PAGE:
On Wednesday, April 8, 2020, the CNIL's President appeared and was heard before the Law Commission of the French National Assembly about the French Government's work on the use of location-based tracking technologies.
During this hearing, the CNIL's President indicated that the CNIL has been monitoring continuously the various tools and technologies used around the world in connection with the health crisis since mid-March.
She specified that these tools and technologies are used or considered by the States for three categories of purposes:
- Mapping the spread of the virus and predicting the future high-risk areas or otherwise helping authorities predict the future urgent medical needs of individuals;
- Enforcing the measures taken by governments, including containment;
- Implementing contact tracing, i.e. identifying the contacts of potentially exposed people in order to warn them and possibly encourage them to get tested for the virus. To this end, some countries even go so far as to cross-check the location data with other data (data held by customs and immigration services for the purpose of retracing the travel history of persons with suspected infection, etc.) and, in some cases, take individual measures.
The CNIL's President noted that, basically, two techniques may be used in order to achieve these purposes: (i) individual location tracking and (ii) collective location tracking.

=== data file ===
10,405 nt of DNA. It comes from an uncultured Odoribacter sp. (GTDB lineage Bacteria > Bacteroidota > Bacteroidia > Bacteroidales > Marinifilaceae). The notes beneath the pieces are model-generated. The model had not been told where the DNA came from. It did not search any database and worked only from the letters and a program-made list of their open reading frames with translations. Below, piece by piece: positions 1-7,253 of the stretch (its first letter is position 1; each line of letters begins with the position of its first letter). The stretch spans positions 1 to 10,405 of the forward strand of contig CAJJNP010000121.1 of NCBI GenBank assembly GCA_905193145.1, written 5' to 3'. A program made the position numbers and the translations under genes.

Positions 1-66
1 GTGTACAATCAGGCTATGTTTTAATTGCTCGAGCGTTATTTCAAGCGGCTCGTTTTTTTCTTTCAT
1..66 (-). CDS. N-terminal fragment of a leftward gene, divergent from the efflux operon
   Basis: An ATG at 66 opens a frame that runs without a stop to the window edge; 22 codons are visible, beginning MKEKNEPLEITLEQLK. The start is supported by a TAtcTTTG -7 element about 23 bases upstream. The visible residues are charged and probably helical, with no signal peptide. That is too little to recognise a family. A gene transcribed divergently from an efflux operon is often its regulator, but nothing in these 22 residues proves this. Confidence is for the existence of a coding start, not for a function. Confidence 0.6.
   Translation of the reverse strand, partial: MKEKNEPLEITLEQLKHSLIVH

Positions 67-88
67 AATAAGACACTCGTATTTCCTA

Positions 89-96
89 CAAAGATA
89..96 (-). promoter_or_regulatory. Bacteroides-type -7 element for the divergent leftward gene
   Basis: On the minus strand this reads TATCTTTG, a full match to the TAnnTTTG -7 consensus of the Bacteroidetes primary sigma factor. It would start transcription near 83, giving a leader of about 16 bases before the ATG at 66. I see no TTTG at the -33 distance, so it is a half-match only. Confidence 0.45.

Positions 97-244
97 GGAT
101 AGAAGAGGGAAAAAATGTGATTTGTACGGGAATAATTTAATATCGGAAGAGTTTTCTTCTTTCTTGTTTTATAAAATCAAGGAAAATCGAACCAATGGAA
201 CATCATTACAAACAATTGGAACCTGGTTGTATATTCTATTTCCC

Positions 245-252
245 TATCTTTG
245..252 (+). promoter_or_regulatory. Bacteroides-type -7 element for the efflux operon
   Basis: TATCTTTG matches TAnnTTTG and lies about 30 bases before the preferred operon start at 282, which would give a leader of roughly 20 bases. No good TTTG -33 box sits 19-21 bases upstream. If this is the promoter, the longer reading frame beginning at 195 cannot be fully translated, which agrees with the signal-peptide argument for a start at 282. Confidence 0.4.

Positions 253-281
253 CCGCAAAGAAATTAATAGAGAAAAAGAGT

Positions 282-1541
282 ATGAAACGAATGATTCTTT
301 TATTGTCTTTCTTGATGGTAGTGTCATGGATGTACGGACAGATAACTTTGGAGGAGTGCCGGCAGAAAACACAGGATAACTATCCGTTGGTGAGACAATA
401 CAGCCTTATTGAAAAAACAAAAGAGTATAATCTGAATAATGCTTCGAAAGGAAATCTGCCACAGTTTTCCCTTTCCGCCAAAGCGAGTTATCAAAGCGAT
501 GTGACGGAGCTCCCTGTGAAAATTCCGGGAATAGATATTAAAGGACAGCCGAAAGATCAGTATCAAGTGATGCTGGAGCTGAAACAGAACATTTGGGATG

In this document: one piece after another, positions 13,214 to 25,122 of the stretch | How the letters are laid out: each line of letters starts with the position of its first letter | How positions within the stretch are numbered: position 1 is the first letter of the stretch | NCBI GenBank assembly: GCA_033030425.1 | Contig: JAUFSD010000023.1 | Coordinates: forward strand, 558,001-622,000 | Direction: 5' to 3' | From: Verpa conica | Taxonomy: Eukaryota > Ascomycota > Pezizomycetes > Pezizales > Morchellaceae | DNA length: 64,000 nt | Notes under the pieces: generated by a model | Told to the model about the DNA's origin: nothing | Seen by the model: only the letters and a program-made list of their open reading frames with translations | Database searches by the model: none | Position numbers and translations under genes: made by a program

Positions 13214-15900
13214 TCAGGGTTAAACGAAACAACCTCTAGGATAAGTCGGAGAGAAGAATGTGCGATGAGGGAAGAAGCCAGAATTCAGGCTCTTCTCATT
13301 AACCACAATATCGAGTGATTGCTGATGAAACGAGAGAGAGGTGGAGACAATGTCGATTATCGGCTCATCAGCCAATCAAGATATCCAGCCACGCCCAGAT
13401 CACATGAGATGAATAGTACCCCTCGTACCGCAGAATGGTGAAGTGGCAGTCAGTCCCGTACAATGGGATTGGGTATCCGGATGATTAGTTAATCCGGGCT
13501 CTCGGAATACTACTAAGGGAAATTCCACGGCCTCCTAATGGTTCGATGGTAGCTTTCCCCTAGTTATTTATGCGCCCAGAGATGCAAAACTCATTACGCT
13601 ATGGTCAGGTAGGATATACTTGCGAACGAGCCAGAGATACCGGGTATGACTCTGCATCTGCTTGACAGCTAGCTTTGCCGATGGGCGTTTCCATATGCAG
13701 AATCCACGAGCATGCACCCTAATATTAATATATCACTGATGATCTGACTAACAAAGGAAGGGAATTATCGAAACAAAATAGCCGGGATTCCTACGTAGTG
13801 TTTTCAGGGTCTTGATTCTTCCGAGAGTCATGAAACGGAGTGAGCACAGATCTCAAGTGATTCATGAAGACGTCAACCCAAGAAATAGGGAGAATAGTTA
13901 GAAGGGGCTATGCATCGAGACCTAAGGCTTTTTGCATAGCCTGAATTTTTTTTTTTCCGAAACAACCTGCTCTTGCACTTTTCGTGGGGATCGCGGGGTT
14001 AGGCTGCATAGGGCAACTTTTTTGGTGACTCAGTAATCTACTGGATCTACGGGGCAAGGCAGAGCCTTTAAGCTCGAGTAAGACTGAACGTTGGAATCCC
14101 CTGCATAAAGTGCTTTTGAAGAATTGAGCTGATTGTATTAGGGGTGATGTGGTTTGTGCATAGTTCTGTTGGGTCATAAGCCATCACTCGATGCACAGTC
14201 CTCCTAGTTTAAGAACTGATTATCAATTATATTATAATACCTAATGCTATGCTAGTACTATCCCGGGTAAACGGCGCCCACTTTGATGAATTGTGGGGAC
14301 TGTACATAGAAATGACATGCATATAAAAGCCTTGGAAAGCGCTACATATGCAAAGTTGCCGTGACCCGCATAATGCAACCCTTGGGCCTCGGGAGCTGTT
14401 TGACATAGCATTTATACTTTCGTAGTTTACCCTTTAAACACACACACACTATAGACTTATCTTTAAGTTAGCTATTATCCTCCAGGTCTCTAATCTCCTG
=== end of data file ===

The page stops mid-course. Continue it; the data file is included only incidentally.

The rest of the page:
She also specified that some States have imposed these tools and technologies on their citizens while others have chosen to implement them on a voluntary basis.
Regarding the use of such tools and technologies in France, the CNIL's President provided, essentially, the following recommendations:
- if individual tracking was implemented, it should first be on a voluntary basis, as a matter of law. The consent of individuals should then be truly free and informed. If a person refuses the use of the app, this should not entail any negative consequences for him or her;
- if a mandatory tracking system for individuals was implemented, then it would require a legislative provision with important safeguards for individuals. In particular, this system should be truly necessary to address the health crisis and proportionate. It could only be implemented for a limited period of time and the data could be retained for no longer than is necessary to manage the health crisis.
In any case, such a system would need to be implemented in a way that is consistent with the principles and safeguards provided by the GDPR. In particular, individuals would need to be given prior and sufficient information regarding the use of their data.
The CNIL's President concluded her hearing by stating that the CNIL would ensure the full effectiveness of its support missions and controls in the event that the public authorities decided to effectively implement such a tracking system.
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